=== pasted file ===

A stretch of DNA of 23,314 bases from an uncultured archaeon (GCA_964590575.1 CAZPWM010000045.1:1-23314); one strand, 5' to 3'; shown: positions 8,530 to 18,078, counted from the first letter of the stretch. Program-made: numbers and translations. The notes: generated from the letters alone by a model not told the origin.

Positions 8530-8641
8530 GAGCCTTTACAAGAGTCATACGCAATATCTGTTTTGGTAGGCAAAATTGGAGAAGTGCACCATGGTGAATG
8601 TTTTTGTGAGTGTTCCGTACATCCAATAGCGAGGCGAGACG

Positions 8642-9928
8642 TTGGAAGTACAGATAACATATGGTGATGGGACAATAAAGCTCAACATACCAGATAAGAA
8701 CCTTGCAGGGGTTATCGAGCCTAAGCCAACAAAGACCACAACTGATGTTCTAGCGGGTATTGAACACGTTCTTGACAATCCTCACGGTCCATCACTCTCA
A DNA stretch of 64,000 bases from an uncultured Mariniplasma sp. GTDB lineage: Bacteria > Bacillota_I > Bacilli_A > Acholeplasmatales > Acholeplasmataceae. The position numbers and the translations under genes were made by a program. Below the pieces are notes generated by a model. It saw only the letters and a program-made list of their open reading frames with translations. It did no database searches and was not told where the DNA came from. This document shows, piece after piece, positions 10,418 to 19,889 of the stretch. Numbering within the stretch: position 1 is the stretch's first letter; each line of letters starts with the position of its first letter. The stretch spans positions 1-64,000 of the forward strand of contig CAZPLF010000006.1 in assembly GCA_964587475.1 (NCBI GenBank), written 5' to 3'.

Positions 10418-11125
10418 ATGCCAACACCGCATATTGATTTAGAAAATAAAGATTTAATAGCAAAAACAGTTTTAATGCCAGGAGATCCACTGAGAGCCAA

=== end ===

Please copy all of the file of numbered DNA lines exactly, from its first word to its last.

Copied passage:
A stretch of DNA of 23,314 bases from an uncultured archaeon (GCA_964590575.1 CAZPWM010000045.1:1-23314); one strand, 5' to 3'; shown: positions 8,530 to 18,078, counted from the first letter of the stretch. Program-made: numbers and translations. The notes: generated from the letters alone by a model not told the origin.

Positions 8530-8641
8530 GAGCCTTTACAAGAGTCATACGCAATATCTGTTTTGGTAGGCAAAATTGGAGAAGTGCACCATGGTGAATG
8601 TTTTTGTGAGTGTTCCGTACATCCAATAGCGAGGCGAGACG

Positions 8642-9928
8642 TTGGAAGTACAGATAACATATGGTGATGGGACAATAAAGCTCAACATACCAGATAAGAA
8701 CCTTGCAGGGGTTATCGAGCCTAAGCCAACAAAGACCACAACTGATGTTCTAGCGGGTATTGAACACGTTCTTGACAATCCTCACGGTCCATCACTCTCA
A DNA stretch of 64,000 bases from an uncultured Mariniplasma sp. GTDB lineage: Bacteria > Bacillota_I > Bacilli_A > Acholeplasmatales > Acholeplasmataceae. The position numbers and the translations under genes were made by a program. Below the pieces are notes generated by a model. It saw only the letters and a program-made list of their open reading frames with translations. It did no database searches and was not told where the DNA came from. This document shows, piece after piece, positions 10,418 to 19,889 of the stretch. Numbering within the stretch: position 1 is the stretch's first letter; each line of letters starts with the position of its first letter. The stretch spans positions 1-64,000 of the forward strand of contig CAZPLF010000006.1 in assembly GCA_964587475.1 (NCBI GenBank), written 5' to 3'.

Positions 10418-11125
10418 ATGCCAACACCGCATATTGATTTAGAAAATAAAGATTTAATAGCAAAAACAGTTTTAATGCCAGGAGATCCACTGAGAGCCAA